Germany: Protesters oppose SuedLink energy cable


About 2000 protesters gathered on Easter Sunday in central Germany near the city of Schweinfurt to voice their opinions against the SuedLink project, an extra-high voltage line that would bring wind-generated energy from the north to the south of Germany.

DW reports some of the participants are against the 700km underground energy cable due to the multi-billion euro cost of the project, and others said it had not been thought through properly.

Bales of straw with protest poster of a citizens’ initiative on a meadow near 
Garbsen, Germany

Farmers suggested the heat from the cable may warm the soil and therefore make the land less fertile for crop growing. Protesters would prefer locally produced energy.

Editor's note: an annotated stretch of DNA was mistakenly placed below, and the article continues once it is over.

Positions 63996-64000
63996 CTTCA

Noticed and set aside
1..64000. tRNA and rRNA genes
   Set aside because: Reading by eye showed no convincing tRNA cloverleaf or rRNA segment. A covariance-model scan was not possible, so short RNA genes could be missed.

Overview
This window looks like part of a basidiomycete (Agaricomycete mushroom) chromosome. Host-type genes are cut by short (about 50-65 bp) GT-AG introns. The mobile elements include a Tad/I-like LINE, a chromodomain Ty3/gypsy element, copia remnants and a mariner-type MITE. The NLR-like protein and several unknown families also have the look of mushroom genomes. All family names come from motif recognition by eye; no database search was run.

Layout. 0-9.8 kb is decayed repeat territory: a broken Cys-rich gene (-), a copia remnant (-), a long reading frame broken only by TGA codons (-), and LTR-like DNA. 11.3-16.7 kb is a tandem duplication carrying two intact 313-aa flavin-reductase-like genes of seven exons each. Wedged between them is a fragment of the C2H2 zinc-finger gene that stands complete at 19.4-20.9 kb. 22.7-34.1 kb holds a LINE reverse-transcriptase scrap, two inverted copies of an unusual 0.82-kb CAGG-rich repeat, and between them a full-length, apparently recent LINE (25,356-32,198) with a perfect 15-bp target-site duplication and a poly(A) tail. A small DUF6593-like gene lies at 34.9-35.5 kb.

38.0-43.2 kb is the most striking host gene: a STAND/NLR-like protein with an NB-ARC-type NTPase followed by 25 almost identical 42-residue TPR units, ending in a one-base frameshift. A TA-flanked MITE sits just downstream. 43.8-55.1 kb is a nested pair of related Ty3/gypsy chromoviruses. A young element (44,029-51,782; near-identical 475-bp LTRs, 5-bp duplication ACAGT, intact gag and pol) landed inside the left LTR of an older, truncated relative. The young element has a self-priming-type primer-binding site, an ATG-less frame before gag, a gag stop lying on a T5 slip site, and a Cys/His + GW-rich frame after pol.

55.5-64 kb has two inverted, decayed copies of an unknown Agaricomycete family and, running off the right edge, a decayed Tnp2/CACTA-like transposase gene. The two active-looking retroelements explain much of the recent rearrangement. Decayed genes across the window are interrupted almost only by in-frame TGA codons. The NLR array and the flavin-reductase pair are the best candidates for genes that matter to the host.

The SuedLink is a key part of Germany’s energy reorganisation program, which includes shutting off the nation’s remaining six nuclear station by 2022 and having 80 per cent of its power supplies renewable by 2050.

A federal decision on the SuedLink is expected by the end of this year.

Related article: Eyre Peninsula transmission line gets regulator’s approval

Previous articleTAFE NSW teacher helping students find their spark
Next articleWestern Power to roll out advanced meters